Is it a stronger interference with people's freedom to withdraw options they currently have than to withhold similar options they do not have? Drawing on recent theorizing about sociopolitical freedom, this article identifies considerations that often make this the case for public policy. However, when applied to tobacco control, these considerations are shown to give us at best only very weak freedom-based reason to prioritize the status quo. This supports a popular argument for so-called “endgame” tobacco control measures: If we (...)
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  • Is Implicit Learning About Consciousness?Richard A. Carlson - 1994 - Behavioral and Brain Sciences 17 (3):400-400.
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  • Awareness and Abstraction Are Graded Dimensions.Axel Cleeremans - 1994 - Behavioral and Brain Sciences 17 (3):402-403.
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  • Are Subliminal Mere Exposure Effects a Form of Implicit Learning?Robert F. Bornstein - 1994 - Behavioral and Brain Sciences 17 (3):398-399.
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  • Implicit Assumptions About Implicit Learning.Keith J. Holyoak & Merideth Gattis - 1994 - Behavioral and Brain Sciences 17 (3):406-407.
  • A Step Too Far?Dianne C. Berry - 1994 - Behavioral and Brain Sciences 17 (3):397-398.
  • Characteristics of Dissociable Human Learning Systems.David R. Shanks & Mark F. St John - 1994 - Behavioral and Brain Sciences 17 (3):367-447.
    A number of ways of taxonomizing human learning have been proposed. We examine the evidence for one such proposal, namely, that there exist independent explicit and implicit learning systems. This combines two further distinctions, (1) between learning that takes place with versus without concurrent awareness, and (2) between learning that involves the encoding of instances (or fragments) versus the induction of abstract rules or hypotheses. Implicit learning is assumed to involve unconscious rule learning. We examine the evidence for implicit learning (...)
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  • Characteristics of Dissociable Human Learning Systems.David R. Shanks & Mark F. St John - 1994 - Behavioral and Brain Sciences 17 (3):367-395.
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  • When All is Revealed: A Dissociation Between Evaluative Learning and Contingency Awareness.Eamon P. Fulcher & Marianne Hammerl - 2001 - Consciousness and Cognition 10 (4):524-549.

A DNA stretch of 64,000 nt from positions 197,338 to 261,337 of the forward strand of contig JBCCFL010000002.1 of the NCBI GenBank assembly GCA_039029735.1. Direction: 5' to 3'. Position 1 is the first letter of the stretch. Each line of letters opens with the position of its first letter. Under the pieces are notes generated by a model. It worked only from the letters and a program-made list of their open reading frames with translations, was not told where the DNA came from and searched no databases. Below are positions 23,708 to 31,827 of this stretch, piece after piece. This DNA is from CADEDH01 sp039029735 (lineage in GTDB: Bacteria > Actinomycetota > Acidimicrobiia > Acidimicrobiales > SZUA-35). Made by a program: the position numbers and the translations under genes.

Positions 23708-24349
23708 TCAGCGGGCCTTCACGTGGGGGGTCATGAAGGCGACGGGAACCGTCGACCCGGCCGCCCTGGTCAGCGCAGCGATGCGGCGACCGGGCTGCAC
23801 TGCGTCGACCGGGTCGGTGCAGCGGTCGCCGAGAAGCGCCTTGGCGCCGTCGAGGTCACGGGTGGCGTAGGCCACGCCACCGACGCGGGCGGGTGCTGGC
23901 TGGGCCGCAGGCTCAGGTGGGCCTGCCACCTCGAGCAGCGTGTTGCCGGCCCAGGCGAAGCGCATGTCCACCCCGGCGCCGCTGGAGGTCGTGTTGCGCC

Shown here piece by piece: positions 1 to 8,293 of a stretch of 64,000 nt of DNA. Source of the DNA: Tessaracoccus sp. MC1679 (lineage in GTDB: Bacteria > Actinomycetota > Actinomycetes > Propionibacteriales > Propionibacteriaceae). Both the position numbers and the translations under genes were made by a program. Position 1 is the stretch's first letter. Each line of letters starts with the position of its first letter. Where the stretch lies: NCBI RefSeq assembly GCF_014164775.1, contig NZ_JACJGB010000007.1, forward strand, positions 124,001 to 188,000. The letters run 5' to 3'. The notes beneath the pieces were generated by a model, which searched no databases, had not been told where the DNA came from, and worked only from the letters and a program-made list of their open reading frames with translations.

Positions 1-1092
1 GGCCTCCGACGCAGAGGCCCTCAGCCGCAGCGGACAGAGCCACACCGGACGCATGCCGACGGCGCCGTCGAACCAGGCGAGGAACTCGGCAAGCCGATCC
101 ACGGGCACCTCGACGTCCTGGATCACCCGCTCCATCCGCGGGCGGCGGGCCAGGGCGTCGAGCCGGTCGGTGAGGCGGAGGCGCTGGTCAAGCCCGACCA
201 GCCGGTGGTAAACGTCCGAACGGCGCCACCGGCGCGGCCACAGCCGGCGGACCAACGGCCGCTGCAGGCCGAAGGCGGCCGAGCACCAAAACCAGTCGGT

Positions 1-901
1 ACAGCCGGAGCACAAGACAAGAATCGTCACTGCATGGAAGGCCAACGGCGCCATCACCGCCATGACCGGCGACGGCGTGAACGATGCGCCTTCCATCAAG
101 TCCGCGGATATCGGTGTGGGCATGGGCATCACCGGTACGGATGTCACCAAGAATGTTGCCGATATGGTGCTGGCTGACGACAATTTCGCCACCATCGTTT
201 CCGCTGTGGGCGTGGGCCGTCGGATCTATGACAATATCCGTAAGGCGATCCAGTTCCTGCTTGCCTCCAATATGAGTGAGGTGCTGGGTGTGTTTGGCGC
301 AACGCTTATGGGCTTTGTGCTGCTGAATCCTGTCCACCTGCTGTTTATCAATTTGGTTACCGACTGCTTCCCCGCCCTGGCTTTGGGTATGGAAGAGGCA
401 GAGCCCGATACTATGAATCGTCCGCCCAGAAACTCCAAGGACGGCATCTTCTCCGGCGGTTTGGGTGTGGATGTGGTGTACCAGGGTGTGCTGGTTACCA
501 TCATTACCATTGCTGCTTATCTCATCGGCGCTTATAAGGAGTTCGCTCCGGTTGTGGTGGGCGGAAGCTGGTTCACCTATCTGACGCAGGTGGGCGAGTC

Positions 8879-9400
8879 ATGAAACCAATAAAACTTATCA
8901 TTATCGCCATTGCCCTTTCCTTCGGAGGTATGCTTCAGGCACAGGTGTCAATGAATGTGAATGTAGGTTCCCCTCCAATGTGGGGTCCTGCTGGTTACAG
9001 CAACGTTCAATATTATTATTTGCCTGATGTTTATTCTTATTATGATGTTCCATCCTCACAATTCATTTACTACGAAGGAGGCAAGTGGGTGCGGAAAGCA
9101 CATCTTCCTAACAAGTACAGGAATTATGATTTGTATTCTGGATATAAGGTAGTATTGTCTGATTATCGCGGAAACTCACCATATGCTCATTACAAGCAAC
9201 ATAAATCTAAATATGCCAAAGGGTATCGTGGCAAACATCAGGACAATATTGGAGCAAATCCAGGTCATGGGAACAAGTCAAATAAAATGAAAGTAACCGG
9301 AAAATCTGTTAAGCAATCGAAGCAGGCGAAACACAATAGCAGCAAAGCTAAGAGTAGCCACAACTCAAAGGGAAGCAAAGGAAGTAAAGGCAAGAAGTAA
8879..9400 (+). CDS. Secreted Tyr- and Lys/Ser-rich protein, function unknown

Three experiments are reported that address the issue of awareness in evaluative learning in two different sensory modalities: visual and haptic. Attempts were made to manipulate the degree of awareness through a reduction technique (by use of a distractor task in Experiments 1 and 2 and by subliminally presenting affective stimuli in Experiment 3) and an induction technique (by unveiling the evaluative learning effect and requiring participants to try to discount the influence of the affective stimuli). The results indicate overall (...)
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  • The Mere Exposure Effect is Differentially Sensitive to Different Judgment Tasks.John G. Seamon, Patricia A. McKenna & Neil Binder - 1998 - Consciousness and Cognition 7 (1):85-102.
    The mere exposure effect is the increase in positive affect that results from the repeated exposure to previously novel stimuli. We sought to determine if judgments other than affective preference could reliably produce a mere exposure effect for two-dimensional random shapes. In two experiments, we found that brighter and darker judgments did not differentiate target from distracter shapes, liking judgments led to target selection greater than chance, and disliking judgments led to distracter selection greater than chance. These results for brighter, (...)
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  • I Like It, but Only When I'm Not Sure Why: Evaluative Conditioning and the Awareness Issue.Marianne Hammerl - 2000 - Consciousness and Cognition 9 (1):37-40.
  • Parallel Effects of Processing Fluency and Positive Affect on Familiarity-Based Recognition Decisions for Faces.Devin Duke, Chris M. Fiacconi & Stefan Kã¶Hler - 2014 - Frontiers in Psychology 5.
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  • Processing Fluency as the Source of Experiences at the Fringe of Consciousness.Rolf Reber, Tedra Fazendeiro & Piotr Winkielman - 2002 - PSYCHE: An Interdisciplinary Journal of Research On Consciousness 8.
    We extend Mangan's account of fringe consciousness by discussing our work on processing experiences. Our research shows that variations in speed at different stages of perceptual processing can jointly contribute to subjective processing ease, supporting Mangan's notion that different mental processes condense into one subjective experience. We also discuss our studies showing that facilitation of perceptual processing leads to positive affect, supporting Mangan's suggestion that an evaluative component is built into cognitive phenomenology. Finally, we review research demonstrating that people draw (...)